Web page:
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Lawsuit alleges disabled woman, 66, died after falling at Disneyland


A wrongful death lawsuit filed against Disneyland alleges park employees laughed at a 66-year-old disabled woman before she fell while getting off the Jungle Cruise ride in 2021 and later passed away, the Orange County Register reported.

The lawsuit was filed by the family of Joanne Aguilar, of Ventura County, against the Walt Disney company, its theme park division and Disneyland. It was assigned to a federal judge in Santa Ana on Jan. 5, the newspaper reported.

Aguilar visited the Anaheim park with her two adult daughters on Aug. 22, 2021. When they arrived at the Jungle Cruise attraction, Aguilar, who was physically disabled, was told by employees that a wheelchair-accessible boat was unavailable, the Register reported.

While the attraction does have a ADA-accessible boat that allows disabled visitors to board without getting out of their wheelchair, Aguilar opted to ride another boat with the assistance of her daughters.

After the ride ended, Aguilar’s daughters helped her off the boat. Instead of assisting, the lawsuit alleges cast members laughed at Aguilar’s struggles, leaving her feeling ashamed and embarrassed.

Aguilar ended up losing her balance on blocks placed on the steps, fell back and fractured her right femur. She was taken to a hospital where she remained for 10 days before moving to an Oxnard rehabilitation center.

Aguilar stayed there for five months before she got an infection, went into septic shock and died on Jan. 29, 2022, according to the lawsuit.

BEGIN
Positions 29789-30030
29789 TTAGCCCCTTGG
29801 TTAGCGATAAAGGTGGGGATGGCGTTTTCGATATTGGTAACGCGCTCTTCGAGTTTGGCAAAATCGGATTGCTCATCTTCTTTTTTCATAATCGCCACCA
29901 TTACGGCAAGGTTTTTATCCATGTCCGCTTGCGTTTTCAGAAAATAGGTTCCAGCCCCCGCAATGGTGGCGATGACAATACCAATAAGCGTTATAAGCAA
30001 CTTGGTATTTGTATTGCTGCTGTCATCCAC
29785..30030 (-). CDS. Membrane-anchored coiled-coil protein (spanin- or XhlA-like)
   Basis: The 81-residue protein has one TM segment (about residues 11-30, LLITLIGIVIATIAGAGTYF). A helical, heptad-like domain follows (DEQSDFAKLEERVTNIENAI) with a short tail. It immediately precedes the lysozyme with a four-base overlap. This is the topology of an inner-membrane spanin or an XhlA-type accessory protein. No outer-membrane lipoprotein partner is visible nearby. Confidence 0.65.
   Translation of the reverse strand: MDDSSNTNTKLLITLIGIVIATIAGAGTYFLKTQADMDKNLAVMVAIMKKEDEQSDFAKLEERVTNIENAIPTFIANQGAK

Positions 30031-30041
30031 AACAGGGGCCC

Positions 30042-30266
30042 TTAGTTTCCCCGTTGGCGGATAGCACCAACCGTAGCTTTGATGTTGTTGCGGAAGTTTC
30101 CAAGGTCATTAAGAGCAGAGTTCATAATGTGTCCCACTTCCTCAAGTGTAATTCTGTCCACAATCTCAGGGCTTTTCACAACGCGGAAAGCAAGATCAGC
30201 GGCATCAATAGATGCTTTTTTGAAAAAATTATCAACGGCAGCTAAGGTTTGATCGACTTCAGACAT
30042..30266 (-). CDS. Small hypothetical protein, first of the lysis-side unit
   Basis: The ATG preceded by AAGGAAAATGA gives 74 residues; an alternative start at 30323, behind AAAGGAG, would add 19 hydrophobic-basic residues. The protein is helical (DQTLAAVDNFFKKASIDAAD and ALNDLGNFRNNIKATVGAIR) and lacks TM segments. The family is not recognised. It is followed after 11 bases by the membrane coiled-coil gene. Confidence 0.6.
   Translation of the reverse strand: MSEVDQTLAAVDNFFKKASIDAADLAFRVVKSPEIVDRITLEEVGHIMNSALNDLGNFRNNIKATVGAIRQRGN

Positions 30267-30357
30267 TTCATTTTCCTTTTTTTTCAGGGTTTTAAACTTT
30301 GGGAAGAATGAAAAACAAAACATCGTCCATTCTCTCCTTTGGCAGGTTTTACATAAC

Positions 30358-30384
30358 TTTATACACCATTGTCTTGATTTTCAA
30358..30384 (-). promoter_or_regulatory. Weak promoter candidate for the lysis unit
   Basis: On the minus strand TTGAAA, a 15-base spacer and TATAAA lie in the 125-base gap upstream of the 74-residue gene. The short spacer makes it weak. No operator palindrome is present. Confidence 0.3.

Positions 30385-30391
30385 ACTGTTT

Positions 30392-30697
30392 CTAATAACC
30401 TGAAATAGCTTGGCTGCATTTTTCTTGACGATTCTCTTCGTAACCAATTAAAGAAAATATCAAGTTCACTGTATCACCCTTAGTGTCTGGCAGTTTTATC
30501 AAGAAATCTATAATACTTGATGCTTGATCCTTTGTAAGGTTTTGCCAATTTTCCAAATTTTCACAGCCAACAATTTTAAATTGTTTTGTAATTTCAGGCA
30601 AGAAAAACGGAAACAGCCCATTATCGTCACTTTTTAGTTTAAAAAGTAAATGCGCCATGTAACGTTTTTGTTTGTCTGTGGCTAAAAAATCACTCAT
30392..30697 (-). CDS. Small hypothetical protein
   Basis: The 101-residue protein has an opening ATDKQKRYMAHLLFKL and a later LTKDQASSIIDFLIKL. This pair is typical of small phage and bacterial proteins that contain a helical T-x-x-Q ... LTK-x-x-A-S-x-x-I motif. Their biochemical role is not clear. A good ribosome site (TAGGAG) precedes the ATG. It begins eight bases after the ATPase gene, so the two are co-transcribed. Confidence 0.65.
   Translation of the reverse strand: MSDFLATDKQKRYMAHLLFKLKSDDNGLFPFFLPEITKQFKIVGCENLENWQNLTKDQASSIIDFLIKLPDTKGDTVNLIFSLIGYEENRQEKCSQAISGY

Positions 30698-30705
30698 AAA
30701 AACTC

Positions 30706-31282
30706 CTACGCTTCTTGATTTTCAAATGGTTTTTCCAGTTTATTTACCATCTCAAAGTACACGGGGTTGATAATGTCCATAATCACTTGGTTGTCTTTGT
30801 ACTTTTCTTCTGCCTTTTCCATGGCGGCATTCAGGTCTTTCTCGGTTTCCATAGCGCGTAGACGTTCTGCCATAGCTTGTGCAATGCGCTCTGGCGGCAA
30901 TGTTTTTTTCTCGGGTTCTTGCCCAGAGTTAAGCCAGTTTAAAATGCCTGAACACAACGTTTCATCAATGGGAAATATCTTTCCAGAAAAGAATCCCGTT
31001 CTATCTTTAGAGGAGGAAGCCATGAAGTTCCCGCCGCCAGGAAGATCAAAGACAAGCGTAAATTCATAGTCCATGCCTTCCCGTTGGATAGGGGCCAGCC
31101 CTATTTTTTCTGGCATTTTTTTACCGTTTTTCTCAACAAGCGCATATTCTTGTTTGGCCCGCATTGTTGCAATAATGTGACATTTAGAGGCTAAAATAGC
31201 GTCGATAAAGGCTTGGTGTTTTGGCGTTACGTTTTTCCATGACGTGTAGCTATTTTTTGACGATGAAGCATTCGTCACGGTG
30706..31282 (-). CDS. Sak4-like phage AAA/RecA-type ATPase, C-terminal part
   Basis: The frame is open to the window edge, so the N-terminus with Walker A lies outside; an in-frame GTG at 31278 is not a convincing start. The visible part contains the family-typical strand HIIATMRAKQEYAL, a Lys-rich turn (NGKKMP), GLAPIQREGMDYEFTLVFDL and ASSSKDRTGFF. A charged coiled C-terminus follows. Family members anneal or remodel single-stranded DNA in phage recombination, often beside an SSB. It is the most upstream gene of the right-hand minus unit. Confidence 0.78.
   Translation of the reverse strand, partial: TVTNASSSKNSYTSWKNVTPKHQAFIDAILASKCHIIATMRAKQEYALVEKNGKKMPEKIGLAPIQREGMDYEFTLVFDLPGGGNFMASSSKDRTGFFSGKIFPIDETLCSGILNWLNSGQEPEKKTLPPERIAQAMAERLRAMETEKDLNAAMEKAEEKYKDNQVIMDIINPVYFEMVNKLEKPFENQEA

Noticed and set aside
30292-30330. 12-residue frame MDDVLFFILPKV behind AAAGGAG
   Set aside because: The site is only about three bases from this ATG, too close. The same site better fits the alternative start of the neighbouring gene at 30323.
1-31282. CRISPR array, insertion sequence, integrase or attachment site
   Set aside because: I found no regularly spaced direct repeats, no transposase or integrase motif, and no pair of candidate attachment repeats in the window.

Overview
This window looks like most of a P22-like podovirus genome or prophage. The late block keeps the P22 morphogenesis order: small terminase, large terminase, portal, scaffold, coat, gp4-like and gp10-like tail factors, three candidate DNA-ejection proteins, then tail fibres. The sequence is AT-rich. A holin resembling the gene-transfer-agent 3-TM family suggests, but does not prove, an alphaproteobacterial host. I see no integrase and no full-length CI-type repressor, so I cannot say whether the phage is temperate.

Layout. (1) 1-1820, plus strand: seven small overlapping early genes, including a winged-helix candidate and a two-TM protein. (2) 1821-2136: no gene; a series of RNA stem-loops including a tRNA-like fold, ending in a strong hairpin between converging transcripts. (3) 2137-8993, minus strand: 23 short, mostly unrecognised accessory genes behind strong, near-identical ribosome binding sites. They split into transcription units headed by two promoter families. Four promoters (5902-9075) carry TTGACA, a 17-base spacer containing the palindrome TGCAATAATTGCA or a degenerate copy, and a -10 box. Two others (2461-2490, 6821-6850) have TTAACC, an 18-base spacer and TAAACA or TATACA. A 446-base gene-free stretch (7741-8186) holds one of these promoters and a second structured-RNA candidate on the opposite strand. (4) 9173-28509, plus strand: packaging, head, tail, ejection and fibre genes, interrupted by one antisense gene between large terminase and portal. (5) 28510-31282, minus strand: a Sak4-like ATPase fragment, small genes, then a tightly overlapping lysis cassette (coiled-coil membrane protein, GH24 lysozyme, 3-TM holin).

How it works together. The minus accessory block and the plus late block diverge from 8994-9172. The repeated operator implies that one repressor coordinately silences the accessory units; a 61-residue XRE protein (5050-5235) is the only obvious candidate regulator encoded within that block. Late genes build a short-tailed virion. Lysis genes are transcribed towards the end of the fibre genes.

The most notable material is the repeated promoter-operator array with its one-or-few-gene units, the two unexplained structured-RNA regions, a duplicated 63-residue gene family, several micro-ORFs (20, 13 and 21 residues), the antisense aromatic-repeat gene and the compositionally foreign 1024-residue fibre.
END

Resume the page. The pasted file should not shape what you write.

The suit alleges Aguilar died as a result of her injuries from the fall at the park.

Her family sued Disneyland on Nov. 18 for wrongful death and violation of the Americans with Disabilities Act. They are seeking a monetary judgment for physical pain, mental suffering, humiliation, medical costs and funeral expenses, according to the Register.

In a written response to the newspaper, Disney lawyers said Aguilar’s injuries were caused by her own conduct and negligence, and that Disneyland did not discriminate against her.

“My clients went to Disneyland with the hopes of creating life-long happy memories and instead are left with the memory of a lack of dignity and respect for their mother which ultimately led to her final demise,” the family’s attorney, Michael Jeandron, told the Register. “Two daughters are heartbroken, healing and seeking accountability for Disney cast members who laughed at their struggling mother instead of helping her.”


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